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Tuesday, October 9, 2007
Breast cancer incidence is the number of new cases diagnosed in a population over a specific time period.
- In 2007, an estimated 22,300 women in Canada will be diagnosed with breast cancer. On average, that is about 429 women diagnosed every week.
- In 2007, an estimated 170 men will be diagnosed with breast cancer. Men with breast cancer make up a little less than 1% of all cases.
- In 2007, an estimated 5,300 women and 50 men will die from breast cancer.
Breast cancer prevalence is the number of people in a population living with breast cancer at a specific point in time.
- An estimated 162,600 Canadian women who were alive in 2003 had been diagnosed with breast cancer in the previous 15 years.
One in nine (11%) Canadian women is expected to develop breast cancer during her lifetime (this means by age 90), while less than 1% of Canadian men will be diagnosed with breast cancer.
Only one in every 27 Canadian women will die from breast cancer. This means that about two-thirds of the women diagnosed with breast cancer in Canada will live through it.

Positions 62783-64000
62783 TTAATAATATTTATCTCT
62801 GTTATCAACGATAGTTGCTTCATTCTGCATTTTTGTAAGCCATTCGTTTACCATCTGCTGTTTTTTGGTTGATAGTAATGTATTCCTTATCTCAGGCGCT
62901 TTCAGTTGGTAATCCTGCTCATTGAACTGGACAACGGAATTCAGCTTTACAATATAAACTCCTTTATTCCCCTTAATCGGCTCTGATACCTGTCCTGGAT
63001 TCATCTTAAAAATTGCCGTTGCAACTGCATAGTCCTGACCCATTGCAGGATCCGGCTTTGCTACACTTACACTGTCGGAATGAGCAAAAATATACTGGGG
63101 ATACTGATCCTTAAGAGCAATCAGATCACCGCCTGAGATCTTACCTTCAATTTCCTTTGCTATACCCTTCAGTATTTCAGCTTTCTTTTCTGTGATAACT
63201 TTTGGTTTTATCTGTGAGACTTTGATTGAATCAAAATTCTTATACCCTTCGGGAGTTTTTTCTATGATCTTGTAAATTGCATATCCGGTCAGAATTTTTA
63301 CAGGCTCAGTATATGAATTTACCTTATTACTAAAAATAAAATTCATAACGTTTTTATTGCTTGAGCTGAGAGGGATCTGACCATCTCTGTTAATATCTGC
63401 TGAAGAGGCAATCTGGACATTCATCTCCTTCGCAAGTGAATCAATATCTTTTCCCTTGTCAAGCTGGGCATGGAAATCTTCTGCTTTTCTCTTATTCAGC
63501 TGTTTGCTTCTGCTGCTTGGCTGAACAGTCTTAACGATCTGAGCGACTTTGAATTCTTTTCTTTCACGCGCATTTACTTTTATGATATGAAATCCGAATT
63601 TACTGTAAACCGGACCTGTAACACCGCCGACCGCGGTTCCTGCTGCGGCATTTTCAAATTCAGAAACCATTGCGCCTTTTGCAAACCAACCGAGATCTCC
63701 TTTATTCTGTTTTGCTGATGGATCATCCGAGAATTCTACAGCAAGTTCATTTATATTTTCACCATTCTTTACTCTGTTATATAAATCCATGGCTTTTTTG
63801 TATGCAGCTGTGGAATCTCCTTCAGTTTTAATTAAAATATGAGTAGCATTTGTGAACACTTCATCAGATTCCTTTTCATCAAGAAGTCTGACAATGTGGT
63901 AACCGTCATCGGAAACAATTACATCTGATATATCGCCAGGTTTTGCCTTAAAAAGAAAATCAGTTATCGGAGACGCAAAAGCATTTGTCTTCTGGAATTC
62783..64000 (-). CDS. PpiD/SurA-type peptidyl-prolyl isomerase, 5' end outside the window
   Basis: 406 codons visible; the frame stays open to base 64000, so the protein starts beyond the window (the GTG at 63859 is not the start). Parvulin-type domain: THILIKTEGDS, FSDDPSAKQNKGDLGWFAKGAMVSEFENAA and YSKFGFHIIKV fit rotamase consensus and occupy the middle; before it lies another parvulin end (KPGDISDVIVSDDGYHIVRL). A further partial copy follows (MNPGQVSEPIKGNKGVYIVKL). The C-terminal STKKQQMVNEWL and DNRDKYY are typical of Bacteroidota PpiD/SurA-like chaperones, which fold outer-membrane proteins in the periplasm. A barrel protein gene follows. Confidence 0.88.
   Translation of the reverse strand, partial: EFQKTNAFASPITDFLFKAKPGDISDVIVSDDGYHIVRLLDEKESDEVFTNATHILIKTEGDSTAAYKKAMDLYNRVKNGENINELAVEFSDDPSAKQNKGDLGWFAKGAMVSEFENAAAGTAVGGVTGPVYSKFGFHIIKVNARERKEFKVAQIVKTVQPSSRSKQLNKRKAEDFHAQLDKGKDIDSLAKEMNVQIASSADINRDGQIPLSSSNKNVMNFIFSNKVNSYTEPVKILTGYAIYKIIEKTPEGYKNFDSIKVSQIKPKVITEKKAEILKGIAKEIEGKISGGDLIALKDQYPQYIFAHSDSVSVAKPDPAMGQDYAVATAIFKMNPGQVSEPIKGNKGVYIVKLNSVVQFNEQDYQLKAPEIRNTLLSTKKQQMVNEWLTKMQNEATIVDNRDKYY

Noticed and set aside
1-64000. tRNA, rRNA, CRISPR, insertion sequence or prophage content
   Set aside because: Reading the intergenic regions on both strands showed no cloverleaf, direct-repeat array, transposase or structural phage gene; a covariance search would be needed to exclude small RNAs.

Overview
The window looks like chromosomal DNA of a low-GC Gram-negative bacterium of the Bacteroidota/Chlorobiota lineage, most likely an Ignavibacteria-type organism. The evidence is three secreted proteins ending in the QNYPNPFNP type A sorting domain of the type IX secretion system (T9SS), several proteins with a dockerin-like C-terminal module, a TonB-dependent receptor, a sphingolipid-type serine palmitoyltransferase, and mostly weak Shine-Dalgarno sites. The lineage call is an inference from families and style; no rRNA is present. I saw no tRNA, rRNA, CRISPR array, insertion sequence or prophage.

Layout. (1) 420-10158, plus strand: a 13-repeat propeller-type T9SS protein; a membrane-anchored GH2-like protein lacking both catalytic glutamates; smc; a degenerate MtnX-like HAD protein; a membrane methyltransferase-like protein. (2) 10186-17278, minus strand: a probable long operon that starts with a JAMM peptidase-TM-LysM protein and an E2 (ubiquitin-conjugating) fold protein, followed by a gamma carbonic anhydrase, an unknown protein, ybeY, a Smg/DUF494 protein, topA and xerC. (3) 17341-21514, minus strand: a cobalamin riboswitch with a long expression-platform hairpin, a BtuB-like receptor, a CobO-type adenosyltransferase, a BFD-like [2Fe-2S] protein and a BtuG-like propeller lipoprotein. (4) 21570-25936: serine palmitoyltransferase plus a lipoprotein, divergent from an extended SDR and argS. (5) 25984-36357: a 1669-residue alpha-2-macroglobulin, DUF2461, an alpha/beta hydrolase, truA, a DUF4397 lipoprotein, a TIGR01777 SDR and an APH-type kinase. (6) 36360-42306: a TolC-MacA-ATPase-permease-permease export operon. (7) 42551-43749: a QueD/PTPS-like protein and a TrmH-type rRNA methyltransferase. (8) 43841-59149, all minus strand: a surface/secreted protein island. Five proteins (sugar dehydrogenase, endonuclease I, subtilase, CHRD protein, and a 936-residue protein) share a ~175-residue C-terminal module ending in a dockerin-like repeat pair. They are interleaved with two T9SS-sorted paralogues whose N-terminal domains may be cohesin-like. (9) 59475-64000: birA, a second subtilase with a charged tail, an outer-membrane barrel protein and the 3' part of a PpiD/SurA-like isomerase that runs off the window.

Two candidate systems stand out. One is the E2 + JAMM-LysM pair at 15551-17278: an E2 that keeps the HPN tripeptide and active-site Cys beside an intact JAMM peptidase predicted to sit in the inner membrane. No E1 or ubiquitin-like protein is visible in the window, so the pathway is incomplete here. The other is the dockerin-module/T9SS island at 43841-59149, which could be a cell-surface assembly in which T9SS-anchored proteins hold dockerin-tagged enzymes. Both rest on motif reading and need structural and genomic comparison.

There is more cause to be optimistic. Since 1999, the incidence of breast cancer in Canada has stabilized. As well, since the mid-1980s, the number of people who die from breast cancer has declined steadily. The biggest improvement in survival has been in the 50 – 69 age group. Higher survival rates have been attributed to improved screening and treatment.
Source: Canadian Cancer Society /National Cancer Institute of Canada. Canadian Cancer Statistics 2007, Toronto, Canada, 2007.
This year, companies want to show their support for this terrible disease and have produced products to be sold in October. A portion or all proceeds of these items will be donated to Cancer Research: